Search results

1 – 10 of over 19000
To view the access options for this content please click here
Article
Publication date: 1 September 2002

Ann Chapman and Owen Massey

The current need for performance measurement and quality targets for services to users requires suitable performance indicators for libraries to use. This paper looks at…

Downloads
2116

Abstract

The current need for performance measurement and quality targets for services to users requires suitable performance indicators for libraries to use. This paper looks at the self‐assessment audit tool for catalogue quality developed by UKOLN in collaboration with Essex libraries. For the tool a checklist of errors was drawn up, which can then be used to assess the quality of records within a catalogue using a sample of library stock. The tool can be used to assess the quality of catalogue records for monographs and non‐book materials (but not serials), for complete collections or parts of collections and for records created at different periods. This paper describes the tool and the process of making the assessment and reports on the results of the pilot study carried out at the University of Bath library in 2000.

Details

Library Management, vol. 23 no. 6/7
Type: Research Article
ISSN: 0143-5124

Keywords

To view the access options for this content please click here
Book part
Publication date: 6 November 1992

Abstract

Details

Advances in Librarianship
Type: Book
ISBN: 978-0-12024-616-8

To view the access options for this content please click here
Article
Publication date: 1 July 2006

Zuraidah Abd Manaf and Ramlee Abdul Rahman

This study attempts to compare the National Library of Malaysia (NLM)'s cataloguing in publication (CIP) records with their permanent records in the NLM's online public…

Downloads
2036

Abstract

Purpose

This study attempts to compare the National Library of Malaysia (NLM)'s cataloguing in publication (CIP) records with their permanent records in the NLM's online public access catalogue (OPAC) database.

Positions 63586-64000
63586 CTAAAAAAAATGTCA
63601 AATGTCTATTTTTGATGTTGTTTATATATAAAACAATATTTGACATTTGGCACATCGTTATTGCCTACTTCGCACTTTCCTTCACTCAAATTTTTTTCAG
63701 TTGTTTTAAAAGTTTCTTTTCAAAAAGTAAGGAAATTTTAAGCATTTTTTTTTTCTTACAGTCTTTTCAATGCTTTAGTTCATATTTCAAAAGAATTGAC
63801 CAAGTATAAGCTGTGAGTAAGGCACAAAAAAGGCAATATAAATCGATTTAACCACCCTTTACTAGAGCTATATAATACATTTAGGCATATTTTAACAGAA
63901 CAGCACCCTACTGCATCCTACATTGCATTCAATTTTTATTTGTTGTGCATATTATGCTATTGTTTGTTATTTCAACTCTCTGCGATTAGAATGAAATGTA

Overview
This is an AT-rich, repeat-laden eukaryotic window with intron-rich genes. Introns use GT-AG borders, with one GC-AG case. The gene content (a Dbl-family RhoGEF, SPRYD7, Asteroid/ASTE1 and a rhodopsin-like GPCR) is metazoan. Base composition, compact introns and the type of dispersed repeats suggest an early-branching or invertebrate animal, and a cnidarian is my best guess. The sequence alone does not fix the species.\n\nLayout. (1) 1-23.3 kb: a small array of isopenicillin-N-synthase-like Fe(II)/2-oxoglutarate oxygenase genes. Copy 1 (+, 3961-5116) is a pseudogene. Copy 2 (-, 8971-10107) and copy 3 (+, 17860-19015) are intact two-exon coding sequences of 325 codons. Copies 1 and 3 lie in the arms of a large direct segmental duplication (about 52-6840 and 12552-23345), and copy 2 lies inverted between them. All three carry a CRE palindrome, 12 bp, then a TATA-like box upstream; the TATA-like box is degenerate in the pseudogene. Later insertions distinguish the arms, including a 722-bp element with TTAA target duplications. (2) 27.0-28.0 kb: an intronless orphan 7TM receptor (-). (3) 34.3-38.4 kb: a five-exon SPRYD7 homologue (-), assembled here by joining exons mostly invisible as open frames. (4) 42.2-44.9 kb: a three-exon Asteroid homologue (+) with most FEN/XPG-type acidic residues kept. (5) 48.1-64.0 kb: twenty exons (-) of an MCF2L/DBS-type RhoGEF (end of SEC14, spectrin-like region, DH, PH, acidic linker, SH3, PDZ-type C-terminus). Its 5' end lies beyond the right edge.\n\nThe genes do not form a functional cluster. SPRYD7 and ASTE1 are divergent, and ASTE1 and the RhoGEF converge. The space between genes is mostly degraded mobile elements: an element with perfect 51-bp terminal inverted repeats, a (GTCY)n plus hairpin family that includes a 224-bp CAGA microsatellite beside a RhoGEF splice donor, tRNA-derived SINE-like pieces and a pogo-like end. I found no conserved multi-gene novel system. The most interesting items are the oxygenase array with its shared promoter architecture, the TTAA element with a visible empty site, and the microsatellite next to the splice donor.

Design/methodology/approach

The study compares the description of records in the NLM CIP versus NLM OPAC in terms of similarities and differences in the bibliographic elements for each record. The study selected the NLM's CIP records from January to April 2000, allowing more than 5 years for publishers to publish the registered CIP titles and also the NLM to make the records available in their OPAC database.

Findings

The findings indicate that libraries that use NLM's CIP records in their copy cataloguing activity should not rely 100 per cent on the records. Verifications and modifications need to be carried out to ensure accuracy and quality of their catalogue records.

Research limitations/implications

That Malaysian experience confirms research carried out previously elsewhere.

Practical implications

The findings of the study are significant in terms of giving data about whether NLM's CIP records are trustworthy sources for the practical task of copy cataloguing or not.

Originality/value

Although comparison studies of the accuracy and consistency of CIP records versus OPAC records are commonplace, having been conducted extensively since the 1980s in a variety of contexts, such a comparison study of CIP records versus OPAC records has never been conducted in Malaysia. With the increased usage of web‐based OPACs as one source option for copy cataloguing, it is imperative to ensure the records copied are consistent and accurate to avoid post‐alteration of the bibliographic description.

Details

Library Review, vol. 55 no. 6
Type: Research Article
ISSN: 0024-2535

Keywords

To view the access options for this content please click here
Article
Publication date: 1 September 1997

Zahiruddin Khurshid

Discusses the possible application of various TQM tools in cataloguing operations. Focuses on the methods libraries have adopted to identify user needs and to improve…

Downloads
1175

Abstract